### IIT JAM PHYSICS

NEWTON LAWS OF MOTION
Tension
FRICTION
Friction
VELOCITY AND ACCELERATION
CENTRAL FORCES
Gravitation
UNIFORMLY ROTATING FRAME- CENTRIFUGAL AND CORIOLIS FORCES
CONSERVATION LAWS
Collision
CENTRE OF MASS AND VRIABLE MASS SYSTEMS
RIGID BODY DYNAMICS
FLUID DYNAMICS
COULOMB LAW AND ELECTRIC FIELD
GAUSS LAW OF ELECTROSTATICS AND APPLICATIONS
Capacitance
POLARIZATION OF DIELECTRICS
WORK AND ENERGY IN ELECTROSTATICS
Capacitors
BOUNDARY VALUE PROBLEMS
CURRENT ELECTRICITY
MAGNETOSTATICS
Ampere Law
MAGNETIC MATERIALS
DC CIRCUITS
RC Circuit
LR circuit
LC Circuit
AC CIRCUITS
AC Circuit
MAXWELL EQUATIONS and poynting vector
ELECTROMAGNETIC WAVES
REFLECTION AND REFRACTION OF EM WAVES AT THE INTERFACE OF TWO DIELECTRICS
Section 3: MATHEMATICAL PHYSICS
MULTIPLE INTEGRAL
VECTOR CALCULUS
DIFFERENTIAL EQUATIONS
MATRICES
Determinant
DIFFERENTIAL CALCULUS
Jacobian
FOURIER SERIES
PARTICLE NATURE OF WAVE
WAVE NATURE OF PARTICLE
H ATOM
POSTULATES OF QUANTUM MECHANICS
SCHRONDINGER WAVE EQUATION
NUCLEAR PHYSICS
SPECIAL THEORY OF RELATIVITY
SIMPLE HARMONIC OSCILLATION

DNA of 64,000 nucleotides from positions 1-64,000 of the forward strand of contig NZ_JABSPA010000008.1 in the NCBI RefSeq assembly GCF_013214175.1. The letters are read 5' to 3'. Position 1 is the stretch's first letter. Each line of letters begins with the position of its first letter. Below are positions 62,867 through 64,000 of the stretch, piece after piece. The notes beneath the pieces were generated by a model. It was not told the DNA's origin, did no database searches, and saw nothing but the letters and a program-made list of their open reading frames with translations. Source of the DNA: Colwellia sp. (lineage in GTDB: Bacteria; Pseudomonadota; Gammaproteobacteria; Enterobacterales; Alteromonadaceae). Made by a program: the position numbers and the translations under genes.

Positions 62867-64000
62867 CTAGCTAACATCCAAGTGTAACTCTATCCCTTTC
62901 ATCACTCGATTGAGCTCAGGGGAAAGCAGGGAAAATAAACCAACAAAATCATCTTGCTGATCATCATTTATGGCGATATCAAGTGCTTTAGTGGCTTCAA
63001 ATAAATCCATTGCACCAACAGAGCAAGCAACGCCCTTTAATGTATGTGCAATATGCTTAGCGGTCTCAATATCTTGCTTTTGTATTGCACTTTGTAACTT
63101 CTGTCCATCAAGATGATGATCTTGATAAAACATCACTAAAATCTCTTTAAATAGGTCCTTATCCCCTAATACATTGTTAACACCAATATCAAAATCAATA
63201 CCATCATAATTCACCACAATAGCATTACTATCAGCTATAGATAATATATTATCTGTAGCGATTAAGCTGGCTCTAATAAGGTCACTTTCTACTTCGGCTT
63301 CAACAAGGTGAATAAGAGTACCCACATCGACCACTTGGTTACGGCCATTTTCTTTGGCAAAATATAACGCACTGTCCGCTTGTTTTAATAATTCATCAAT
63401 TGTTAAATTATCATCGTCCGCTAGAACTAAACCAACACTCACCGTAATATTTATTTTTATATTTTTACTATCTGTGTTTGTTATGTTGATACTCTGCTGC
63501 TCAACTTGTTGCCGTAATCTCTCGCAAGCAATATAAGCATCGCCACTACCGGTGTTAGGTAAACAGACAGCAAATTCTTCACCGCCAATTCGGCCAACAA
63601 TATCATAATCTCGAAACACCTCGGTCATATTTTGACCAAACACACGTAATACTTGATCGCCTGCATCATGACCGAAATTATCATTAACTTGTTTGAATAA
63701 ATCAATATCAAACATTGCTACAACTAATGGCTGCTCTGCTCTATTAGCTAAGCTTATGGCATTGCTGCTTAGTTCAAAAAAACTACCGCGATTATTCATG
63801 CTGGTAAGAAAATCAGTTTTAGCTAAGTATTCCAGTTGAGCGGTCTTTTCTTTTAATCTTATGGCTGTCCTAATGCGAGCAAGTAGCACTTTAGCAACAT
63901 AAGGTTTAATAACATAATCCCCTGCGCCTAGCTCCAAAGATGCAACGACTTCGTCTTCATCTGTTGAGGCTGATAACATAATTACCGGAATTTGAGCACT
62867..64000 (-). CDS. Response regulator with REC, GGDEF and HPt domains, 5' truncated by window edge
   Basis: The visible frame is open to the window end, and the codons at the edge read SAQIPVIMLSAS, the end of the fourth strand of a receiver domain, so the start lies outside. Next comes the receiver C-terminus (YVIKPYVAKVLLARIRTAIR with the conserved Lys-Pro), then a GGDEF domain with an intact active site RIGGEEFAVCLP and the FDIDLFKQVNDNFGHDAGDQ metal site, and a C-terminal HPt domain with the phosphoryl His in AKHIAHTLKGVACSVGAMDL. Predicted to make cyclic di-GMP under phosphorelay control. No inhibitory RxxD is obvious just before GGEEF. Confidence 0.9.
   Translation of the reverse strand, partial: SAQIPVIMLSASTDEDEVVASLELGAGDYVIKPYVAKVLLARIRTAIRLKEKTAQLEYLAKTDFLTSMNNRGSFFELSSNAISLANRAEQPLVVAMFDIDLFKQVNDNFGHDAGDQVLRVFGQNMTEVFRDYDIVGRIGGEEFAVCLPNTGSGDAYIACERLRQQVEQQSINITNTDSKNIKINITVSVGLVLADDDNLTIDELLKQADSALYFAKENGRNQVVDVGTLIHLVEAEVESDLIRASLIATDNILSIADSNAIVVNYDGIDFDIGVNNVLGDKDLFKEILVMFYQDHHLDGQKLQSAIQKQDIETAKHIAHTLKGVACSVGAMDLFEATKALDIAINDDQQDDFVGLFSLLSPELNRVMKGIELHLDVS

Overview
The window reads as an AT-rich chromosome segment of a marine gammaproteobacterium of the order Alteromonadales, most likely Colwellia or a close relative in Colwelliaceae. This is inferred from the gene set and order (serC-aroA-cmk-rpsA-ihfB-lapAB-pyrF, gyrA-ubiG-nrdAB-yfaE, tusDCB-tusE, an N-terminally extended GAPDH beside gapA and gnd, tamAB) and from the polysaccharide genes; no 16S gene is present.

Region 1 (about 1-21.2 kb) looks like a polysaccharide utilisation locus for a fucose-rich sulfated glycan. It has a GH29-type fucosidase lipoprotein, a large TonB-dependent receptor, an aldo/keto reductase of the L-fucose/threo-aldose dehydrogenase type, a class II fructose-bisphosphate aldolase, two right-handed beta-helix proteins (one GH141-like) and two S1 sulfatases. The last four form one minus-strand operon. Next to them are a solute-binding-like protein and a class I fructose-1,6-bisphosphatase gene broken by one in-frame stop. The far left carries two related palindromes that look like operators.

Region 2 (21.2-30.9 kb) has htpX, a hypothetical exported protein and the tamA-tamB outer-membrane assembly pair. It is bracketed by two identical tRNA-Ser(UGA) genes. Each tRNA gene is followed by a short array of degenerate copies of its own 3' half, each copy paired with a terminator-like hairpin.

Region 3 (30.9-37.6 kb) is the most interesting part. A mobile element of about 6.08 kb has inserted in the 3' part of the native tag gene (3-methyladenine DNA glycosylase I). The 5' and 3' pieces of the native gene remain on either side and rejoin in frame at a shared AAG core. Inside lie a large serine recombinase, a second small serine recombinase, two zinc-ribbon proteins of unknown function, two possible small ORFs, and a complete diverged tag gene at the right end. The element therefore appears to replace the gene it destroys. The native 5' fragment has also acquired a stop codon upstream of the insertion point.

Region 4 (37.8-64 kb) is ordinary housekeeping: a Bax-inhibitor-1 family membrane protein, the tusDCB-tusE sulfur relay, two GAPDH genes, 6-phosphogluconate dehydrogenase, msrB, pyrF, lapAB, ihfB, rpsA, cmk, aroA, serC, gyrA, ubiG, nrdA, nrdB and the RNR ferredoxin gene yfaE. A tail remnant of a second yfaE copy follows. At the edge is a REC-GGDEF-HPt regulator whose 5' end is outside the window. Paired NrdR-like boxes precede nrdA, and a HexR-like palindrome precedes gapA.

DAMPED AND FORCED OSCILLATION
WAVES
Waves
GEOMETRICAL OPTICS
Thin Lens
INTERFERENCE
Thin Films
DIFFRACTION
Single Slit
Double Slit
POLARIZATION OF LIGHT
THERMAL EXPANSION
CALORIMETRY
Calorimetry
TRANSMISSION OF HEAT
1 of 2

# Coulomb’s Law

Force between two point charges (interaction force) is directly proportional to the product of magnitude of charges ($q_1$ and $q_2$) and is inversely proportional to the square of the distance between them i.e., $\left ( 1/r^2 \right )$. This force is conservative in nature. This law is also called inverse square law. The direction of force is always along the line joining the point charges.

$F \propto \dfrac{q_1 q_2}{r^2}$ $F = k \dfrac{q_1 q_2}{r^2}$ $k = \dfrac{1}{4 \pi \varepsilon_0} = 9 \times 10^9 N-m^2/C^2$ $\varepsilon_0 = \mathrm{permittivity \ of \ free \ space} = 10^{-12} C^2/ N-m^2$

Coulomb’s Law in Vector Form

Suppose the position vectors of two charges $q_1$ and $q_2$ are $\bar{r}_1$ and $\bar{r}_2$, then, electric force on charge $q_1$ due to charge $q_2$ is,

$\bar{F}_{12} = \dfrac{1}{4 \pi \varepsilon_0} \dfrac{q_1 q_2}{|\bar r_1 - \bar r_2 |^3} \left ( \vec {r_1} - \vec{r_2} \right)$

Similarly, electric force on $q_2$ due to charge $q_1$ is

$\vec F_{12} \dfrac{1}{4 \pi \varepsilon_0} \dfrac{q_1 q_2}{|\bar r_2 - \bar r_1|^3} \left ( \bar r_2 - \bar r_1 \right )$

Here $q_1$ and $q_2$ are to be substituted with sign. Position vector of charges $q_1$ and $q_2$ are and respectively where $(x_1 y_1 z_1)$ and $(x_2 y_2 z_2)$ are the coordinates of charges $q_1$ and $q_2$.